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Author Filwett, R. J. ♦ Desai, M. I. ♦ Dayeh, M. A. ♦ Broiles, T. W.
Source United States Department of Energy Office of Scientific and Technical Information
Content type Text
Language English
Subject Keyword ASTROPHYSICS, COSMOLOGY AND ASTRONOMY ♦ ABUNDANCE ♦ ACCELERATION ♦ CORRELATIONS ♦ HEAVY IONS ♦ HELIOSPHERE ♦ INTERACTIONS ♦ KEV RANGE ♦ ORBITS ♦ SHOCK WAVES ♦ SOLAR WIND ♦ SPACE VEHICLES ♦ SUN ♦ SUNSPOTS ♦ VELOCITY
Abstract We have analyzed the ∼20–320 keV nucleon{sup −1} suprathermal (ST) heavy ion abundances in 41 corotating interaction regions (CIRs) observed by the Wind spacecraft from 1995 January to 2008 December. Our results are: (1) the CIR Fe/CNO and NeS/CNO ratios vary with the sunspot number, with values being closer to average solar energetic particle event values during solar maxima and lower than nominal solar wind values during solar minima. The physical mechanism responsible for the depleted abundances during solar minimum remains an open question. (2) The Fe/CNO increases with energy in the 6 events that occurred during solar maximum, while no such trends are observed for the 35 events during solar minimum. (3) The Fe/CNO shows no correlation with the average solar wind speed. (4) The Fe/CNO is well correlated with the corresponding upstream ∼20–320 keV nucleon{sup −1} Fe/CNO and not with the solar wind Fe/O measured by ACE in 31 events. Using the correlations between the upstream ∼20–40 keV nucleon{sup −1} Fe/CNO and the ∼20–320 keV nucleon{sup −1} Fe/CNO in CIRs, we estimate that, on average, the ST particles traveled ∼2 au along the nominal Parker spiral field line, which corresponds to upper limits for the radial distance of the source or acceleration location of ∼1 au beyond Earth orbit. Our results are consistent with those obtained from recent surveys, and confirm that CIR ST heavy ions are accelerated more locally, and are at odds with the traditional viewpoint that CIR ions seen at 1 au are bulk solar wind ions accelerated between 3 and 5 au.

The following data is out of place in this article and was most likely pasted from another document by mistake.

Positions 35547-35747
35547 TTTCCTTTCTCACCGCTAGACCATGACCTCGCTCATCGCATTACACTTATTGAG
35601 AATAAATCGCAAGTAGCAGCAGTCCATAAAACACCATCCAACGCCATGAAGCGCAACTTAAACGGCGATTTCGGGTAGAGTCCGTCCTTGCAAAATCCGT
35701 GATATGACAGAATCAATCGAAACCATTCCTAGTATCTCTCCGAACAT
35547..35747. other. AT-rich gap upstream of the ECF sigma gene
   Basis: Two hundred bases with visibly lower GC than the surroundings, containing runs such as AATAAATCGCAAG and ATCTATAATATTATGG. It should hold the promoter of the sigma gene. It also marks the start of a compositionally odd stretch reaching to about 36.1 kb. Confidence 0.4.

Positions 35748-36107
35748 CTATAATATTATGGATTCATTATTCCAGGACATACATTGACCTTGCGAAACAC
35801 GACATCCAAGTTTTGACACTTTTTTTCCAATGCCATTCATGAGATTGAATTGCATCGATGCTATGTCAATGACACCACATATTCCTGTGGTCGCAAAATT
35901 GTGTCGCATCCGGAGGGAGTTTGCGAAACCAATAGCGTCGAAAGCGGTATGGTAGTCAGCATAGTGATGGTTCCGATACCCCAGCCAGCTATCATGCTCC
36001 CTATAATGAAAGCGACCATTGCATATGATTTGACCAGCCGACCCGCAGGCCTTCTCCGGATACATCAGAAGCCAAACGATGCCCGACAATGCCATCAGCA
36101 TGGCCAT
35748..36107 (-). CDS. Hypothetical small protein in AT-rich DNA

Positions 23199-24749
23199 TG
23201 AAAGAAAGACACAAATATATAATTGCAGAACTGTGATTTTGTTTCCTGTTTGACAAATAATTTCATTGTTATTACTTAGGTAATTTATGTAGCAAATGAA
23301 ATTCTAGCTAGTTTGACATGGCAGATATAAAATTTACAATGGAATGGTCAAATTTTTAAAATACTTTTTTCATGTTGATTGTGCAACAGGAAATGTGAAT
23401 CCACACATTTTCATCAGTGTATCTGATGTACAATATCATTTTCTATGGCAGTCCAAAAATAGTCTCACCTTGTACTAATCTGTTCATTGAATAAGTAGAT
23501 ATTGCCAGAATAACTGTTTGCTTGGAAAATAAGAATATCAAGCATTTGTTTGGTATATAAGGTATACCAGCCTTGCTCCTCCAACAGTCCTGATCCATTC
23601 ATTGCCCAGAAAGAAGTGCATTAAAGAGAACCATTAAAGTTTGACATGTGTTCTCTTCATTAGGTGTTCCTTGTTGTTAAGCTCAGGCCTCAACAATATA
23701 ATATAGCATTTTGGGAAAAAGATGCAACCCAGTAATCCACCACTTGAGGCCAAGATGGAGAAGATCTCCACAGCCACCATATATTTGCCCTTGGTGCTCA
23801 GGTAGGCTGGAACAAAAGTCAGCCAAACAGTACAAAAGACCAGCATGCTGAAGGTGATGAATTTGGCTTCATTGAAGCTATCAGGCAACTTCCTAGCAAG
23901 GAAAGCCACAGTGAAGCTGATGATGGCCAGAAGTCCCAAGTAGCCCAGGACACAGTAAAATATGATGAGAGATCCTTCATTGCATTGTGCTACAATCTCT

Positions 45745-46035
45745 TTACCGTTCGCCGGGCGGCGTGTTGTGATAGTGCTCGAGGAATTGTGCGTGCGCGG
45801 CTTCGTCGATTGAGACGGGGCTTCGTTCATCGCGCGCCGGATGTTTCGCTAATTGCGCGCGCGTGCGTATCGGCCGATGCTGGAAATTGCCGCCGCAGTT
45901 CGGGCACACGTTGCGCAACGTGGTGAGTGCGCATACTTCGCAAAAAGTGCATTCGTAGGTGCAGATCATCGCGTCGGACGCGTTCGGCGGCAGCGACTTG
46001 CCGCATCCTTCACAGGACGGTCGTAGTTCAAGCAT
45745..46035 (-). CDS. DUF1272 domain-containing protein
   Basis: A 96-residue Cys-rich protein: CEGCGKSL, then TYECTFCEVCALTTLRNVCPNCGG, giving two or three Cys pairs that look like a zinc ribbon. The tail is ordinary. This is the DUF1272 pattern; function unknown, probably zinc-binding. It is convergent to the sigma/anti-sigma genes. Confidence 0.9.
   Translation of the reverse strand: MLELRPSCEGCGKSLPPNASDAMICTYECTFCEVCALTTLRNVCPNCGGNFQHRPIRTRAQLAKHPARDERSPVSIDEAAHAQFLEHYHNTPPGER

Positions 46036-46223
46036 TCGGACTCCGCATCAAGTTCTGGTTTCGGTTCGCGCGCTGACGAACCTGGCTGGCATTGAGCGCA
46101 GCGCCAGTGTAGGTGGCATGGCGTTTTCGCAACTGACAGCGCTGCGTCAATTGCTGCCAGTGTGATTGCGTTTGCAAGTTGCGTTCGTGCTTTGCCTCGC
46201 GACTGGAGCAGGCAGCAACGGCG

ISSN 0004637X
Educational Use Research
Learning Resource Type Article
Publisher Date 2017-03-20
Publisher Place United States
Journal Astrophysical Journal
Volume Number 838
Issue Number 1


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